I have downloaded and read the paper involved (which to me seems a
prerequisite for having strong opinions on the matter), and nowhere do the
authors 'make splits and lumps'! What they do, is to draw attention to the fact
that in most cases the very small fraction of mitochondrial DNA that they
examine in the bar-coding project shows clearcut interspecific differences and
small intraspecific differences. There are a number of exceptions to this
general rule, though, and as happens so often, these have drawn almost all the
attention away from the main message, which is: bar-coding can be of great help
in rapidly identifying bird species from biological material.
These exceptions are of two types: in a number of species there ARE clear
INTRAspecific differences, and one gets two clusters instead of one cluster.
The authors remark that these cases may well involve cryptic species, and
indeed in many of them morphological and biological studies already had
intimated that these species were not homogeneous. together, these data may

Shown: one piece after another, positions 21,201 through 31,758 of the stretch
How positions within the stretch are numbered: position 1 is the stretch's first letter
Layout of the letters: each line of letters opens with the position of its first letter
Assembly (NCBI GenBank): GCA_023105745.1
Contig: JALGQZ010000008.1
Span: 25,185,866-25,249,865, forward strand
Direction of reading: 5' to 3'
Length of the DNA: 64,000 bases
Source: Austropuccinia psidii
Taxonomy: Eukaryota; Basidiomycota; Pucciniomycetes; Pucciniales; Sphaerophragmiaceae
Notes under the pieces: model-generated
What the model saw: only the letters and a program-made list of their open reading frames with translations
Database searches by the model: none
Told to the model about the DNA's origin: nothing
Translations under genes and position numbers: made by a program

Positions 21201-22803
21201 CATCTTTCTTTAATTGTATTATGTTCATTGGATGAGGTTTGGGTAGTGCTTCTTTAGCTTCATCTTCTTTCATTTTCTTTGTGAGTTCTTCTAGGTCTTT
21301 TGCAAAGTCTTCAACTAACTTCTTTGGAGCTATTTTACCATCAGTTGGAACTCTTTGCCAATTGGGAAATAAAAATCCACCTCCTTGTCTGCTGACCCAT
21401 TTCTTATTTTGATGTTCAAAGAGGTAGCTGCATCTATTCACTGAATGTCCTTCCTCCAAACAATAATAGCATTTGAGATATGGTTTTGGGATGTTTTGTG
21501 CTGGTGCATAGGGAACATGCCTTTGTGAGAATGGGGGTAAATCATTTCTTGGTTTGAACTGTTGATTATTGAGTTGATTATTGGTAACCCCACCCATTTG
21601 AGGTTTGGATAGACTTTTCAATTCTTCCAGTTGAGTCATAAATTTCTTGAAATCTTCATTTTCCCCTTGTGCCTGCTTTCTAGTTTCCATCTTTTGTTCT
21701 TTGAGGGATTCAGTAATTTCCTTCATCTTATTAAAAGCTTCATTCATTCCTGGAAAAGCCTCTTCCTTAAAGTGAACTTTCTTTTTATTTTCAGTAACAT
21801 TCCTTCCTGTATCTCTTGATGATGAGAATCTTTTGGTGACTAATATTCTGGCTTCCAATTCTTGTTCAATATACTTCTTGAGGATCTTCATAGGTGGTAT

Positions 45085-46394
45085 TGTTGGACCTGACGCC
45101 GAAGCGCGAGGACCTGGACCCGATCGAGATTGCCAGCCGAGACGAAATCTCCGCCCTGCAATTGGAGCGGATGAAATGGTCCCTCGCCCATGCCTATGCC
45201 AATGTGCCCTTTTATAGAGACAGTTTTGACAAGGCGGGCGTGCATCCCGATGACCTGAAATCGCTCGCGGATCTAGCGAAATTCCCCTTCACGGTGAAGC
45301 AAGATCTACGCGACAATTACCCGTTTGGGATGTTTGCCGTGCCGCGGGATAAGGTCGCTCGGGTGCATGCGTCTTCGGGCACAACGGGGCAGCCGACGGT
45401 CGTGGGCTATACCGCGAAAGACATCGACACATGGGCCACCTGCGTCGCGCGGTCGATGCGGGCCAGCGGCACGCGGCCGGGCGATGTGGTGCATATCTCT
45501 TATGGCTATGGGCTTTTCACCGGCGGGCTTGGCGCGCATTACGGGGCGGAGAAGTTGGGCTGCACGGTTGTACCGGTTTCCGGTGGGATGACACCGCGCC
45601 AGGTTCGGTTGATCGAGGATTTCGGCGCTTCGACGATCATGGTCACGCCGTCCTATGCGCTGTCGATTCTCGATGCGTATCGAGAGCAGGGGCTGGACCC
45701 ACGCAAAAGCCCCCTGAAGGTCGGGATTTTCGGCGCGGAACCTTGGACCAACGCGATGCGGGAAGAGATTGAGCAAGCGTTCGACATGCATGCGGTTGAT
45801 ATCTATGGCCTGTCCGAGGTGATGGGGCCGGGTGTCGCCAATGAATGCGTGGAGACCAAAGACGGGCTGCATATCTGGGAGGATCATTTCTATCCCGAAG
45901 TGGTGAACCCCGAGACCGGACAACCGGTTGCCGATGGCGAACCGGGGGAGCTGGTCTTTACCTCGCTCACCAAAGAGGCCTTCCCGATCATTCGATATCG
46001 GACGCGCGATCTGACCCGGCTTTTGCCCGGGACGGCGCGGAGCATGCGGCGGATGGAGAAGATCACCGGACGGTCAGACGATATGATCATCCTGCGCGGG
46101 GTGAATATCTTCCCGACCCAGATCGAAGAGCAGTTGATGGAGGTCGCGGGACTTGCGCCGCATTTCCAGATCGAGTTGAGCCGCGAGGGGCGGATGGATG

well utlimately lead to further splitting in these cases.
In the other type of exception the ARE NO clearcut INTERspecific differences in
this particular part of the DNA. (NB, It is of course quite wrong then to jump
to the conclusions , as several mailers have done, that ' the DNA is equal':
there may be lots of differences in other parts!) Also here the authors of the
present article are commendably careful; they discuss several possible reasons
for the great similarity of the DNA fragmnants involved, and urge further
It will therefore definitely be some time, at best, before we can start adding
and subtracting species from our life lists!
I am a classical taxonomist of crustaceans, not evenbirds, so my words do not
carry particularly much weight
Wim Vader, Tromsø Museum
9037 Tromsø, Norway
To unsubscribe from this mailing list,
send the message:
(in the body of the message, with no Subject line)